– Management has a good track record and reputation. Management practices are usually the greatest risk of any investment. Look for a REIT with an experienced management team that is willing to communicate its acquisitions and property management strategies.
– Reporting documents are provided to investors upon request. Well-established private REITs offer an open-door policy, providing significant disclosure and education to existing and prospective investors alike. Although private REITs are not required by law to publicly display their audited financials and Prospectus, favourable private REITs should provide investors with audited financial statements, annual reports, and a copy of the Offering Memorandum, or “OM” (a document similar to a public REIT’s Prospectus, which describes the purpose of the REIT’s equity raise, and the facts related to the investment opportunity).
– The REIT temporarily closes to new investments when it raises enough investor equity to fund new property acquisitions. Although this means that investors may not be able to get into the REIT when they want to, a temporary close in equity raising is a very good sign: it demonstrates discipline and proper management.
– There are no hidden fees. 100% of the investors’ capital investment should be going to work for them. Management fees (property management, asset management, wealth management, etc.) should be reasonable and fully disclosed
– The redemption policy is reasonable. Ask if there are any penalties for breaking the terms of your investment timeline (redeeming too soon), or if there are redemption fees
– The REIT’s business model aligns with your investment goals. The corporate structure of the REIT should be straightforward and easily understandable. Does the REIT buy cash-flowing real estate, or does it invest in speculative developments? Which asset class is its focus
Another qualm many investors have with private REITs is the risk of illiquidity. It’s true that short-term, quick-turn investors should probably not consider private REIT investing, as private REIT units cannot be sold as quickly as those on the public markets. However, this fact falls in line with the private REIT philosophy that real estate is meant to be a long-term investment: just as it is not meant to be on the public market and vulnerable to the volatility of the stock market, it should also be treated as a means to earn long-term cash flow. In other words, those who wish to sell in a matter of days need not apply. With private REITs, there is no secondary market on which to buy and sell units, so careful research should be done to understand where the REIT’s liquidity comes from, and if it currently has any liquidity issues. A properly-managed REIT will budget for redemptions as part of its regular course of business, and your funds should be returned to you at full market value.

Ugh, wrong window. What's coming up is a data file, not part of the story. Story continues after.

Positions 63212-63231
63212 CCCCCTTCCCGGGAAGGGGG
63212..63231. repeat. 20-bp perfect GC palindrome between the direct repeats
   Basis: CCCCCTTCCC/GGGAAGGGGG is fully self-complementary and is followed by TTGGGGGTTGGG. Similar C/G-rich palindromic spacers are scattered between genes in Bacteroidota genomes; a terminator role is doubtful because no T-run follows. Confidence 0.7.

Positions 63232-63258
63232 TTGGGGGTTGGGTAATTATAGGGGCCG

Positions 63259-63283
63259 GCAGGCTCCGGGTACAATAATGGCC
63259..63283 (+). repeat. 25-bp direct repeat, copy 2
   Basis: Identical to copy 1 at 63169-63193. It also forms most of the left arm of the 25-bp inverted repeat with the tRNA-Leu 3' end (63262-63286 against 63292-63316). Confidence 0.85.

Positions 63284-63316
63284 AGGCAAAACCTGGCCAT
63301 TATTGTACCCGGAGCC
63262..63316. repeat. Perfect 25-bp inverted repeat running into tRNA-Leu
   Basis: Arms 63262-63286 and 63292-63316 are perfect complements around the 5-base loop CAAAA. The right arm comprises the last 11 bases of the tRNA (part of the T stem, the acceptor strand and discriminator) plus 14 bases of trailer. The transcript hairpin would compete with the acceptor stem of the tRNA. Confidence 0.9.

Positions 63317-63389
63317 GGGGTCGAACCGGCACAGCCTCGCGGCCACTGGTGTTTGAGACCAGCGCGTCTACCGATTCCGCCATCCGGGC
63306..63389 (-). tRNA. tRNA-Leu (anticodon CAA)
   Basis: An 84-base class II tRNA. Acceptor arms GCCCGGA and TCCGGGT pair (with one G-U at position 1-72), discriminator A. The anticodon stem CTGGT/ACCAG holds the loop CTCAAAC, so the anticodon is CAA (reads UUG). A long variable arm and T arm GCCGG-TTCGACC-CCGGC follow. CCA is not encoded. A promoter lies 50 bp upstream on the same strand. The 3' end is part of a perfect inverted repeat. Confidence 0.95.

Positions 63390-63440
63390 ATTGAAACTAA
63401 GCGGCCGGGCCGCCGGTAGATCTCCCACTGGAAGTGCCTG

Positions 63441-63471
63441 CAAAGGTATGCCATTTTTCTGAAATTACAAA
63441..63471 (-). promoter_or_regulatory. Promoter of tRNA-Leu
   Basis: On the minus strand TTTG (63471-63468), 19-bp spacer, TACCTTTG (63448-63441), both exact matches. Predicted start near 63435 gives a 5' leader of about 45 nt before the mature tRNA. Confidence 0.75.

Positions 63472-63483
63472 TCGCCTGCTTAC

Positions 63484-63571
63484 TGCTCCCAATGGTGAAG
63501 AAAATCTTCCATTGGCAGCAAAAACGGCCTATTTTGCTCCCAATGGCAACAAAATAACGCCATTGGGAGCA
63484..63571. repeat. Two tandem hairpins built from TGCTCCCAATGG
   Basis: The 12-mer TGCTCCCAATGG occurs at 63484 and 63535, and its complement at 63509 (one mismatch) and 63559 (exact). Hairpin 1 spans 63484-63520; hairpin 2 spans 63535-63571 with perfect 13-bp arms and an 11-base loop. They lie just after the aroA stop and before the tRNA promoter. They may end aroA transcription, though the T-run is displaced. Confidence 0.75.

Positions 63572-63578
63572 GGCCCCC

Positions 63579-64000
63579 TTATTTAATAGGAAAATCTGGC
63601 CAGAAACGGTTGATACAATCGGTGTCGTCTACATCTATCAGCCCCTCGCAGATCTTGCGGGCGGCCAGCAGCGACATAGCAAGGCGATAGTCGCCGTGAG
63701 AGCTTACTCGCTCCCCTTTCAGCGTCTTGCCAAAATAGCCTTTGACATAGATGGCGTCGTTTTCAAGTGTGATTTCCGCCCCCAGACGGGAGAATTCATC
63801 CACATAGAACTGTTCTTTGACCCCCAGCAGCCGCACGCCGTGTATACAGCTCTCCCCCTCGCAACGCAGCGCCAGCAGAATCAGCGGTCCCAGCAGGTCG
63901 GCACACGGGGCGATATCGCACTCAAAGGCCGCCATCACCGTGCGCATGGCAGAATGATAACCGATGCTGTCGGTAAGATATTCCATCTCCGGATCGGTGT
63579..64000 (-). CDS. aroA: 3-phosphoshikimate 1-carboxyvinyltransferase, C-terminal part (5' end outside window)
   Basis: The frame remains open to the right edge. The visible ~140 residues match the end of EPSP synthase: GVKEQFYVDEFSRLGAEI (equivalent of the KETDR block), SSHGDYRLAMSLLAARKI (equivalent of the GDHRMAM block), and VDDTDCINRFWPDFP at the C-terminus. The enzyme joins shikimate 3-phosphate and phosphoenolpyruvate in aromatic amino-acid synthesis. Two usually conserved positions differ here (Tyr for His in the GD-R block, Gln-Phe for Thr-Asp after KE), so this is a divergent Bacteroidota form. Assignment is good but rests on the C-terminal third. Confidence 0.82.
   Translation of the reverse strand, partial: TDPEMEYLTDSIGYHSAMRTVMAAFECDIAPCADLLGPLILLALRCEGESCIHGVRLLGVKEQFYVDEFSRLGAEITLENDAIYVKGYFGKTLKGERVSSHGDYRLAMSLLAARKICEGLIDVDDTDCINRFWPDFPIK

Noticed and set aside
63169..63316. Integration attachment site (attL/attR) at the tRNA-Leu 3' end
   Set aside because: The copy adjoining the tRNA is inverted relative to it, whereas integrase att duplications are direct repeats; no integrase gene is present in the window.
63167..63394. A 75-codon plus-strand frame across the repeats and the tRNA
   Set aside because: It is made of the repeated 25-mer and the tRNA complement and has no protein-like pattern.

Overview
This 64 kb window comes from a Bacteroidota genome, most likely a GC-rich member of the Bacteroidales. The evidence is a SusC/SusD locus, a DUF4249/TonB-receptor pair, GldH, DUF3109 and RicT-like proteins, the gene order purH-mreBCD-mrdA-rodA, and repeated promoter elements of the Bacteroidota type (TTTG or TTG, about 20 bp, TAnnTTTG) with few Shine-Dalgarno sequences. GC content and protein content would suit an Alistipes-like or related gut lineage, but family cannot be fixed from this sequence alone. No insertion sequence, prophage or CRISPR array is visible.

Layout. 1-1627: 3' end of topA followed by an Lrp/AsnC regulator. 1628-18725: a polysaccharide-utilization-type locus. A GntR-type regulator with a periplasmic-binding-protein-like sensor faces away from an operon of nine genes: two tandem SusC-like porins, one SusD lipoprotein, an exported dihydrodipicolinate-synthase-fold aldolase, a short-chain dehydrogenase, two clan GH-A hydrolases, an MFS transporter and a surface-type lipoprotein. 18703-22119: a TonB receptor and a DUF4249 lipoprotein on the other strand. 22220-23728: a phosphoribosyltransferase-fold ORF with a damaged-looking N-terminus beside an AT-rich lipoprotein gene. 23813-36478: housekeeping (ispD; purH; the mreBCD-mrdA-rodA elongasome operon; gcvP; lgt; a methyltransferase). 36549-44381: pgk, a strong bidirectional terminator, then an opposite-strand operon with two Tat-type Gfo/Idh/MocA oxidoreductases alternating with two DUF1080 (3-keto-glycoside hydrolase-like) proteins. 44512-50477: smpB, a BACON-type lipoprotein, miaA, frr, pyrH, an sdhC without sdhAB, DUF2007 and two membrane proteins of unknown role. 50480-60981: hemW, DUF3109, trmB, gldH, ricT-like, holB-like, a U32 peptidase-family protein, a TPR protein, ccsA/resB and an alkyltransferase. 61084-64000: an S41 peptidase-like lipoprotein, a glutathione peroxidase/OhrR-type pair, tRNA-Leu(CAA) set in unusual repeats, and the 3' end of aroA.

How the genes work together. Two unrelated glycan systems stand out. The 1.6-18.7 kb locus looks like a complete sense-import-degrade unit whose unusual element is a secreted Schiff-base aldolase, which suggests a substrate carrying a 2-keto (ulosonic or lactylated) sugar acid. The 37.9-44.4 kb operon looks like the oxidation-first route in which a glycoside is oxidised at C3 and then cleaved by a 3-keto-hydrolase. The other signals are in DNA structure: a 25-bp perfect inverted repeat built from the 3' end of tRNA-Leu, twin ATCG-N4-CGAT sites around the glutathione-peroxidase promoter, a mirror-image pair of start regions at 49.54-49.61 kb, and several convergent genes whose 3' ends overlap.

REIT investing allows individual retail investors a distinct opportunity to access large, institutional assets that they otherwise may not have been able to acquire on their own. For sophisticated and educated investors who are interested in long-term cash flow and the stability that real estate investing provides, private REITs may be a stable and viable investment option.
The information provided within this Website is for general information purposes only, and does not constitute an offer of, or solicitation for, the purchase and sale of any securities, or advice under any circumstances. Skyline Wealth Management Inc. (“Skyline Wealth”) is an Exempt Market Dealer registered in the provinces of Alberta, British Columbia, Manitoba, New Brunswick, Newfoundland and Labrador, Nova Scotia, Ontario, Prince Edward Island, Québec, and Saskatchewan. Important information with respect to the funds are set out in their confidential offering documents, which should be reviewed prior to investing, as they include important information on fees and risk factors. There is no active market through which the securities may be sold, and redemption requests may be subject to monthly redemption limits. Prospective investors must make an independent assessment of such matters in consultation with their own professional advisors. Sales of interests in any investments offered by Skyline Wealth are only made to certain eligible investors pursuant to regulatory requirements and available exemptions. Some of the investment products offered by Skyline Wealth are from related issuers. A full list of issuers related to Skyline Wealth and details of the relationship between them is available upon request. Information provided herein is current as at the date of publication and Skyline Wealth does not undertake to advise the reader of any changes.